Holy Communion is the receiving of Jesus Christ in the sacrament of the Holy Eucharist.
- Just as it is necessary to nourish our bodies with material food, so also it is necessary to nourish our souls with spiritual food. Our Divine Savior so loved us that He gave us Himself in the sacrament of the Holy Eucharist; the Lord Jesus gave us His own body and blood as food for our souls.
- It is not necessary that we receive Our Lord’s Body and Blood in the Sacred Host and the Precious Blood. Christ is entirely present when we receive the Host and is also entirely present when we receive from the Chalice. Therefore, we receive Christ, our crucified and risen Lord under the Host alone or the Chalice alone.
- In the Eastern Catholic Churches the faithful typically receive both the Host and Chalice when their receive Holy Communion. In the Western Church the faithful receive the Host at Holy Communion and may receive the Precious Blood.
- To receive Holy Communion worthily it is necessary to be free from mortal sin, to have a right intention and to obey the Church’s laws on the fast required before Holy Communion out of reverence for the body and blood of Our Divine Lord.
- Venial sin does not make us unworthy of receiving Holy Communion; but it does prevent us from receiving the more abundant graces and blessings which we would otherwise receive from Holy Communion.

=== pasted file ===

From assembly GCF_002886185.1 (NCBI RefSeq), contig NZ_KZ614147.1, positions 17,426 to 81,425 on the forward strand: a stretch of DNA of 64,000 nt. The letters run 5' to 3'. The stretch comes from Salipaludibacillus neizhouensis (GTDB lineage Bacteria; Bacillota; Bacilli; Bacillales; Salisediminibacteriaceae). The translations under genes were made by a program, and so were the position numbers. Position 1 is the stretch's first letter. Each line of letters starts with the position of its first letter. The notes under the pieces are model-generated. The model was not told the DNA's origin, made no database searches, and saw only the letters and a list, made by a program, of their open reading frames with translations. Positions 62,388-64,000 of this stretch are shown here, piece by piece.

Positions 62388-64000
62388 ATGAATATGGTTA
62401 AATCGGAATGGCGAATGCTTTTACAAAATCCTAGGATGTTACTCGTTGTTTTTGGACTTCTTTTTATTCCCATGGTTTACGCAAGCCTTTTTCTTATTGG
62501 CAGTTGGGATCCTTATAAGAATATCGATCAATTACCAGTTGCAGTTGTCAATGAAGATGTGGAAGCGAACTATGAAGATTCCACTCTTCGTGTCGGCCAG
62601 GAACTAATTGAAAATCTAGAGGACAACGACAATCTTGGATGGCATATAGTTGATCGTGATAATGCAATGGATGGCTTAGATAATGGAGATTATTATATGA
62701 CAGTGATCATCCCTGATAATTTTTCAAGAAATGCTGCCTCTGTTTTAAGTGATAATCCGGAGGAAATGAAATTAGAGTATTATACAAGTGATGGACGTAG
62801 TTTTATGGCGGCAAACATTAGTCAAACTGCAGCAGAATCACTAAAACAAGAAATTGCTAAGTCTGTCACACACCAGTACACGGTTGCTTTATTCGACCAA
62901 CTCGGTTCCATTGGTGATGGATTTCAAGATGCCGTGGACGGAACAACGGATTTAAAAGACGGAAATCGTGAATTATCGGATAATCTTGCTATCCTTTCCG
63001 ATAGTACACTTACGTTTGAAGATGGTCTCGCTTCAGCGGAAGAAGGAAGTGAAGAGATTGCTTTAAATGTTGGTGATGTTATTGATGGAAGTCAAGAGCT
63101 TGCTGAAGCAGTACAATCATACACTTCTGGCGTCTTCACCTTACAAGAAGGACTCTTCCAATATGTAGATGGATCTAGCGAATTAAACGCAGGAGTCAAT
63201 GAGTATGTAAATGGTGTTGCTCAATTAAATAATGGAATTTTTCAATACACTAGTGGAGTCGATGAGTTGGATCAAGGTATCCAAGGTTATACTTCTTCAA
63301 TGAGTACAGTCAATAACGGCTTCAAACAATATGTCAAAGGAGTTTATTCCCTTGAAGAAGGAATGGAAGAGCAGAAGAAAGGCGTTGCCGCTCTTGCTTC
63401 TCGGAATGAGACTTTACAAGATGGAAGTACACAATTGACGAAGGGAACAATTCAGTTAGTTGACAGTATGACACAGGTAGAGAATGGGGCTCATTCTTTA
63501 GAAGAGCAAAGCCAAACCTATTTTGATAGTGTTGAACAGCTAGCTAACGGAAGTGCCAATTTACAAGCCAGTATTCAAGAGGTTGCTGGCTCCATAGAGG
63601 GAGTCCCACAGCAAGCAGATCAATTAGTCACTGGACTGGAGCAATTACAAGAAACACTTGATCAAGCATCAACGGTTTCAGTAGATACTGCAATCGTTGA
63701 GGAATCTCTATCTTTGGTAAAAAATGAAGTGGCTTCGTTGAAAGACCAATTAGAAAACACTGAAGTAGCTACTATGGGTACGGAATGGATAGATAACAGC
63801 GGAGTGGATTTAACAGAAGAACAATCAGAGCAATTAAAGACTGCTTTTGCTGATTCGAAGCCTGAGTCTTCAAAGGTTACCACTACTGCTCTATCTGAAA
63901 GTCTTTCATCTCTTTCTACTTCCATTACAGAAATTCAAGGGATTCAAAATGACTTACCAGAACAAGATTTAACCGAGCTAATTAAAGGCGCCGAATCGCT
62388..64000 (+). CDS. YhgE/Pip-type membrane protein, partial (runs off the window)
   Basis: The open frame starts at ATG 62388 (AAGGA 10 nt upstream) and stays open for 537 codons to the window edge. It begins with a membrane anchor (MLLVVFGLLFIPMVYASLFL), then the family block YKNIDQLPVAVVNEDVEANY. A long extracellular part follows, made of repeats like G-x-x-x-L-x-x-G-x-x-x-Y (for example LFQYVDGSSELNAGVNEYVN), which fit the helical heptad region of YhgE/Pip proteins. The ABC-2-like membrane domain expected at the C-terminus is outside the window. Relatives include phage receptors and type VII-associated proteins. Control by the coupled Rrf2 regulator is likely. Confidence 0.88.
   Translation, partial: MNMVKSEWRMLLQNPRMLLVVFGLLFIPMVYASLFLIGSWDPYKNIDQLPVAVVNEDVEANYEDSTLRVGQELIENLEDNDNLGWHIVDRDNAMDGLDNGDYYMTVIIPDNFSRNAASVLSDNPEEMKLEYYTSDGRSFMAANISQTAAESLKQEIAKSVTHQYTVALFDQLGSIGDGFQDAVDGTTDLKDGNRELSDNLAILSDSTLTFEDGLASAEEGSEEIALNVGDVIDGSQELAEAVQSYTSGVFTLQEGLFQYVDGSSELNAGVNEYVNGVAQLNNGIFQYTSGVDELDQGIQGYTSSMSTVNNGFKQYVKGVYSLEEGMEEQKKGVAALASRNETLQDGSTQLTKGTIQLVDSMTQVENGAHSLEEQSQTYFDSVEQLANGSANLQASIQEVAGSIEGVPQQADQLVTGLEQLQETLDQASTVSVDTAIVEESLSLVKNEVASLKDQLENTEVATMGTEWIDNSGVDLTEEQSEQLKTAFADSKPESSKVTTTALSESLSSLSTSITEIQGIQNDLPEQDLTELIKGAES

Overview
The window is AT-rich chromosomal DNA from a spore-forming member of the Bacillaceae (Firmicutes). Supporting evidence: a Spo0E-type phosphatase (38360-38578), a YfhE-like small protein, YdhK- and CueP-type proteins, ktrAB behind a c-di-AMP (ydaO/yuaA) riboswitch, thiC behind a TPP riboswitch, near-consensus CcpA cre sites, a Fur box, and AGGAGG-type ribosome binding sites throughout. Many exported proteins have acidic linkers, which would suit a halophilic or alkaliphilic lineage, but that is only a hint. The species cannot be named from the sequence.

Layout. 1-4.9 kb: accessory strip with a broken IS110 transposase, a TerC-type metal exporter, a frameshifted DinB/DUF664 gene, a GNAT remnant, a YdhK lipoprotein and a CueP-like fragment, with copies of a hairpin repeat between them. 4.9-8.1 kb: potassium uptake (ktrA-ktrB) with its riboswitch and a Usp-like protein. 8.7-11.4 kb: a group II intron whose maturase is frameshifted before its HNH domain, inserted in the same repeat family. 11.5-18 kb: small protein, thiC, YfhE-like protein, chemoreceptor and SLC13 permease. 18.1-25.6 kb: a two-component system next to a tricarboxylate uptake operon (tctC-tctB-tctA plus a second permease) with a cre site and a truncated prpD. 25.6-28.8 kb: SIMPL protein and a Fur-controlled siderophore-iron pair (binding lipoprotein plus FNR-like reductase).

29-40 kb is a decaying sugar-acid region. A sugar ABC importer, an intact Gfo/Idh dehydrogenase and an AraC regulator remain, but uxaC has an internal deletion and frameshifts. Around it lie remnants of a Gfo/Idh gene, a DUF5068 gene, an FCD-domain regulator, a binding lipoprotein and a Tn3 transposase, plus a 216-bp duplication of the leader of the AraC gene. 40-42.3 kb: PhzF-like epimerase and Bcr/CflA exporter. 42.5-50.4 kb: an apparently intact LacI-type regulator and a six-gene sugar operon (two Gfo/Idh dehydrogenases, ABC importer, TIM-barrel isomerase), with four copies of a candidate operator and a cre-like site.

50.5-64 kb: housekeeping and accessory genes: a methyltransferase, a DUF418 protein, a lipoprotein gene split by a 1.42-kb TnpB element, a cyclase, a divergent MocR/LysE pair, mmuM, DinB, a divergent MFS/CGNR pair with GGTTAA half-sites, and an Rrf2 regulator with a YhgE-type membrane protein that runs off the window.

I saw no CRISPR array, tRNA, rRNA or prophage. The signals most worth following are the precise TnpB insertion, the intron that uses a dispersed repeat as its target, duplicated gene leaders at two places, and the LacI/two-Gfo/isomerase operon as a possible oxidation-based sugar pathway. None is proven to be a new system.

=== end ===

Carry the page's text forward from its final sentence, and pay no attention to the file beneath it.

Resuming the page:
- One who desires to receive Holy Communion is to fast from food and drink (except for water) for one hour before receiving Holy Communion. This may be reduced to 15 minutes for those who are sick.
- On Sundays and holy days of obligation we are obligated to attend Mass. This obligation is satisfied by attending a Mass which is celebrated anywhere in a Catholic rite either on the Sunday or holy day or on the evening of the preceding day.
- Some fruits of Holy Communion are: first, a closer union with Our Lord and a more fervent love of God and of our neighbor; second, an increase of sanctifying grace; third, preservation from mortal sin the and remission of venial sin; fourth, the lessening of our inclinations to sin and the help to practice good works.
- The sacrifice of the Cross and the sacrifice of the Mass are one single sacrifice. The victim is one and the same; the same now offers through the ministry of priests, who then offered Himself on the cross; only the manner of offering is different. In this divine sacrifice which is celebrated in the Mass, the same Christ who offered Himself once in a bloody manner on the altar of the cross is contained and is offered in an unbloody manner.
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